Yesterday Bob Kauflin posted some random thoughts on MP3 downloads and copies (link). I assume my readers are familiar with Bob who serves as director of worship development for Sovereign Grace Ministries, and as a pastor and worship leader at Covenant Life Church in Gaithersburg, Maryland. Having just finished reading The Future of Music by David Kusek and Gerd Leonhard, Bob decided to reflect a bit on the book. The authors “think that increased access to music and freedom to distribute it legally will benefit consumers, companies, and artists alike.”
He provides a brief summary of the current copyright laws governing music:
Copyright laws still exist. Basically, the Copyright Office says:
Uploading or downloading works protected by copyright without the authority of the copyright owner is an infringement of the copyright owner’s exclusive rights of reproduction and/or distribution. Anyone found to have infringed a copyrighted work may be liable for statutory damages up to $30,000 for each work infringed and, if willful infringement is proven by the copyright owner, that amount may be increased up to $150,000 for each work infringed. In addition, an infringer of a work may also be liable for the attorney’s fees incurred by the copyright owner to enforce his or her rights.
… The RIAA (Recording Industry Association of America) site makes exceptions for personal copies:
Owning a CD means you own one copy of the music, and the U.S. record industry believes you should be able to make whatever personal use you choose. For example, you may make a compilation recording (on tape or on a CD) to use in the car or while exercising. But it’s a very different matter - and clearly neither legal nor fair - to make a copy of that CD or even one song available on the Internet for others to take.
Despite the clarity of the law, many people continue to ignore it. This is true both within the church and without. Bob links to a Barna report (link) from 2004 showing that only 1 in 10 Christian teenagers believe that music piracy is morally wrong. This varied very little from the percentage of non-Christian teenagers who believe the same. The report is well worth reading as a commentary on young Christians.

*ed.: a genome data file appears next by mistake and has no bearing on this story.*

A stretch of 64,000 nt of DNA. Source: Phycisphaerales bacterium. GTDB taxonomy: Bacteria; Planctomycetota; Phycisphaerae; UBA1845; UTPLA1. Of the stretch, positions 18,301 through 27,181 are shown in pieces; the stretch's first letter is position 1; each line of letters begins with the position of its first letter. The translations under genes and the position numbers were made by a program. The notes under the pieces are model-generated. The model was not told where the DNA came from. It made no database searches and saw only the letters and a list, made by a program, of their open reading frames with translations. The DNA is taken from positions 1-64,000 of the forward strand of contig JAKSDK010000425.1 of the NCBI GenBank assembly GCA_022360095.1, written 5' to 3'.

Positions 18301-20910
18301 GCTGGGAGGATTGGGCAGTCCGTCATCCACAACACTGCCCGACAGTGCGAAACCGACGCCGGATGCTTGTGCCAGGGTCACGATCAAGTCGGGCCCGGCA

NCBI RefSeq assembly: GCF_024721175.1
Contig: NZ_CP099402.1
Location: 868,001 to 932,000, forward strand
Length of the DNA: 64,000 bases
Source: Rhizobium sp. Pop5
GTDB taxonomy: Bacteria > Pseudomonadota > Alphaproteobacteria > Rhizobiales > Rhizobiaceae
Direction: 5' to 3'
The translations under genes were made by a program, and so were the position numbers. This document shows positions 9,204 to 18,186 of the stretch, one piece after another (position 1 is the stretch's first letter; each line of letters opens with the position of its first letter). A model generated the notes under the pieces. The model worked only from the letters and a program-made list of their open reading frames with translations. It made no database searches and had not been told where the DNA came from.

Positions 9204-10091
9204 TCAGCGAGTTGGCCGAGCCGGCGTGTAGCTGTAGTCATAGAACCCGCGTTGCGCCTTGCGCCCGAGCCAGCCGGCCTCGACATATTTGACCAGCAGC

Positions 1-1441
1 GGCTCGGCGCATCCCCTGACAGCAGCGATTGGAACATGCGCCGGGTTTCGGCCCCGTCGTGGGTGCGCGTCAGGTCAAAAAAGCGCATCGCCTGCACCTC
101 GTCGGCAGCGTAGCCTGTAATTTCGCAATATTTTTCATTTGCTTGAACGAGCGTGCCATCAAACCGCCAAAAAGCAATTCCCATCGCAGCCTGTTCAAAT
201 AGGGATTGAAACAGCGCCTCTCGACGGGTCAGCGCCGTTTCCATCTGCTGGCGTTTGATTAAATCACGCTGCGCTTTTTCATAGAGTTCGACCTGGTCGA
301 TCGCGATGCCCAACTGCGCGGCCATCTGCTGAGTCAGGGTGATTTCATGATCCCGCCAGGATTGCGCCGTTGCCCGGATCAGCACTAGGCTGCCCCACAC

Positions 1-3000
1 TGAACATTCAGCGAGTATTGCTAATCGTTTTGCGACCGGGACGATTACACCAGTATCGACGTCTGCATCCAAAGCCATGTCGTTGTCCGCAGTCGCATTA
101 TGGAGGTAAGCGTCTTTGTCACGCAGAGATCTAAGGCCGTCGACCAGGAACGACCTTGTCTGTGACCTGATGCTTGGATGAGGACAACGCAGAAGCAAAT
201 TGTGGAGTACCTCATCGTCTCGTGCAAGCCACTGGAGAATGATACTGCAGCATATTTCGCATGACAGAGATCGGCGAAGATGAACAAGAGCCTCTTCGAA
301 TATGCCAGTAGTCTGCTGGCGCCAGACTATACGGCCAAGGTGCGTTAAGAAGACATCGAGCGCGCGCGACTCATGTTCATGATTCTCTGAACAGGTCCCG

But then, as Bob says, “Christians have a higher standard than ‘everyone’s doing it.’ Romans 13:1, Deut. 5:19, and Eph. 4:28 come to mind. While file sharing, copying CD’s for friends, and downloading music illegally is easy and attractive, it’s still wrong, despite our rationalizations.” I have been amazed in talking to friends, and young people in particular, just how little they care for copyright laws. Excuses abound: “Everyone is doing it. The music companies don’t really care. The artists say they don’t care if we download their music.” I am even more amazed when I hear young people talk about pirating Christian music (I recently spoke to a young man who had pretty well the complete Sovereign Grace music collection but it was all illegally copied). I’ve even spoken to people who laugh, saying, “You don’t want to lend me your music. I’ll just copy it.” I have become careful with my music, lending it only to people who promise not to rip the CD’s.
Now I tend to agree that the music industry is going to have to change. I also agree that, by and large, pirated music has benefited many artists and many record companies since people are able to listen to a much wider variety of music than they ever could if they had to purchase it all. Sooner or later people who copy music tend to buy it as well. Derek Webb proved as much when he offered his CD Mockingbird free in its entirety and found that, while the album was downloaded some 80,000 times, not only did CD sales increase, but so did attendance at his concerts. I suspect other artists would find the same.